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Official News Magazine of the Diocese of Spokane
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New biography examines Flannery O’Connor; at the cineplex, ‘The Soloist,’ ‘State of Play’
by Father Tom Caswell, for the Inland Register
(From the May 21, 2009 edition of the Inland Register)
Back in 1980, author Brad Gooch hoped to write a biography of Flannery O’Connor. He wrote to O’Connor’s friend of many years, who was said to be writing a memoir of O’Connor. The friend, Sally Fitzgerald, brushed him off and said their books would conflict. Gooch waited 20-plus years, and after Fitzgerald died without writing her book, he began a six-year effort that has produced the wonderful new biography, Flannery: A Life of Flannery O’Connor. The book is published in hardcover by Little, Brown and Company of New York for a list price of $30.
I need to admit up front that Flannery
O’Connor is at the top of my list as a favorite fiction writer, although I have to also mention I haven’t read all
of her work. My favorite short story is “Revelation,” which I would hope every Catholic reads at least one time in
his or her life.
O’Connor lived a brief 39 years, most of the time in the small town of Milledgeville, Ga., on a dairy and
eventual cattle ranch named Andalusia, with her mother, Reginia. O’Connor was a daily Mass communicant throughout
her adulthood until her death from lupus in August of 1964.
After college in Georgia, she participated in the Writer Workshops at the University of Iowa and at a
gathering place for working writers called Yaddo, near Saratoga Springs, N.Y. There were times when she wrote briefly
with the Fitzgeralds in Connecticut and on her own in an apartment in New York, where she attended daily Mass at
Ascension Parish at 107th, off Broadway, where a long-standing friend of mine, Father John Duffell, is pastor today.
One time when I was visiting the parish and celebrating daily Mass I gave a homily mentioning that this is the church
where Flannery O’Connor worshiped. I don’t think the congregation of 30 or so thought that fact was particularly
helpful to their religious growth, but it meant a lot to me.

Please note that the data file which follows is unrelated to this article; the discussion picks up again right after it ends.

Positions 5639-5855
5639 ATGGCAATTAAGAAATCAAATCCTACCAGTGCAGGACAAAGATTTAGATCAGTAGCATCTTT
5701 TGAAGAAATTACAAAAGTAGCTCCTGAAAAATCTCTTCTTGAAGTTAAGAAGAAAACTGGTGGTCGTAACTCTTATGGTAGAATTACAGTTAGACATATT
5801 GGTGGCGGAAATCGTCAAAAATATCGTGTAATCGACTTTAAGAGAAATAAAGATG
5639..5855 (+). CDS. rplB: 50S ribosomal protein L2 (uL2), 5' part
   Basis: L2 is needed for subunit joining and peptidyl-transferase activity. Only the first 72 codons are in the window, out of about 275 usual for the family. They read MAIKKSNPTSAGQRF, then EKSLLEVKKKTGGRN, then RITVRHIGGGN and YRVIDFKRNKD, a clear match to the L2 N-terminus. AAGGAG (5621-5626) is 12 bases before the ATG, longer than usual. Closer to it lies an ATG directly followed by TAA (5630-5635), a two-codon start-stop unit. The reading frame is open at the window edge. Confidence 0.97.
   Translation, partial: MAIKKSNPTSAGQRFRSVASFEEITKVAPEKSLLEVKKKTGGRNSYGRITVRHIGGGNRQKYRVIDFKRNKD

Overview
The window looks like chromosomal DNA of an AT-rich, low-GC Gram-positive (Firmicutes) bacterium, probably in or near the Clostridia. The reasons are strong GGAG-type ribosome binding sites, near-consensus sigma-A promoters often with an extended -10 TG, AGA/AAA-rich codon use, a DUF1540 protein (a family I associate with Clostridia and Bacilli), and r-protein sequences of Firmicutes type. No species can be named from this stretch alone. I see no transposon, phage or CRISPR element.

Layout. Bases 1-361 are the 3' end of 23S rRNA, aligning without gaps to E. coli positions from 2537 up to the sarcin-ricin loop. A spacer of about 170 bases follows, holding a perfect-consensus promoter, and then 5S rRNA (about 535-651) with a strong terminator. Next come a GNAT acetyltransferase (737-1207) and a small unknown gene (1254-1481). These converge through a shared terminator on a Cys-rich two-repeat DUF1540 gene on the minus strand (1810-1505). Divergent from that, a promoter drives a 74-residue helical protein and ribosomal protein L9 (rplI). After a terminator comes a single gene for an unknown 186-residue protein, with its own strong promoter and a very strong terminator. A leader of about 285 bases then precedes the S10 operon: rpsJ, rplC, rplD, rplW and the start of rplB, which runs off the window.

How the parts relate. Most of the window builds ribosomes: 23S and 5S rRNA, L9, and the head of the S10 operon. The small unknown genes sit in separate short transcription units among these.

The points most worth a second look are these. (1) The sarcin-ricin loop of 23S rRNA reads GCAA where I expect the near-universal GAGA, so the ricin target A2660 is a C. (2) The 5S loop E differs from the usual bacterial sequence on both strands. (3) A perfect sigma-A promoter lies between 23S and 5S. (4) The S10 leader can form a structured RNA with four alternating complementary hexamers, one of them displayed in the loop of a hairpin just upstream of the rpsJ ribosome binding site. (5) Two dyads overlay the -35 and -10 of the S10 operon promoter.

O’Connor’s first novel was Wise Blood, which took years for her to write, starting at the Iowa
Workshop. It is indeed a dark story that seems at least to me far beyond reality. And yet there is something about
it that says there is great hope for all of us in coming to a God at times we may not even believe in.
In a splendid narrative of O’Connor’s life, Brad Gooch recounts several fascinating stories. At age six and
in the first grade, Flannery was brought before her class by her teacher one Monday and asked publicly why she was
not at the children’s Mass on Sunday. The background was that Flannery’s folks always preferred the non-children’s
Mass, which they attended every week. One classmate recalls, “She’d stand there and tell Sister, ‘The Catholic
Church does not dictate to my family what time I go to Mass.’” Also to discourage others from sharing her lunch, she
would sometimes bring castor oil sandwiches.
Flannery wrote many letters to friends and acquaintances through the years. She did seem to fall in love at
least once with Erik Langkjaer, who would come to see her at her home when he was in the area as a textbook salesman
for the Southern region for a publisher. He eventually returned to his homeland in Denmark, where he married. For
Flannery, it was a great loss.
But it was her struggle with the disease lupus over the years of her most fulfilling writing that taught her
much about suffering, and life and death.
Her stories are connected to strong Catholic beliefs, even though most of her characters are from the
majority Protestants of the South. Flannery was deeply influenced by St. Thomas Aquinas, whose Summa was on
her bed stand. Jacques Maritain and Etienne Gilson, who were renewing Thomism in Flannery’s time, were also key
influences on her life and her writing.
Flannery was popular in the late 1950s and ’60s and spoke at many a Catholic college across this country. She
even appeared on The Tonight Show when Steve Allen was the host.
Gooch makes the story of a gutsy Flannery O’Connor come alive. His fondness for her is evident throughout,
although he does point out her prejudices and her weaknesses. It does help if you are familiar with at least some of
Flannery’s short stories, because Gooch continually shows how events in the author’s own life directly affect events
in the stories.
Brad Gooch’s Flannery is a fine work of biography. Flannery O’Connor becomes real in Flannery
and she just may make a difference in your life.
The popular summer movies begin coming out in early May. A thriller with a plot that won’t stop appeared on
the scene in mid-April. It is an old-fashion filmed for adults that is well acted and directed and well worth
State of Play is based on a BBC miniseries that I have not had the opportunity to see. The story has
been shifted from Britain to the United States.
As the film begins there are three murders in rapid succession. One of those killed is the beautiful Sonia Baker
(Maria Thayer) who is working for Congressman Stephen Collins (Ben Affleck). Was this part of a giant conspiracy
involving a huge company doing work for the United States military?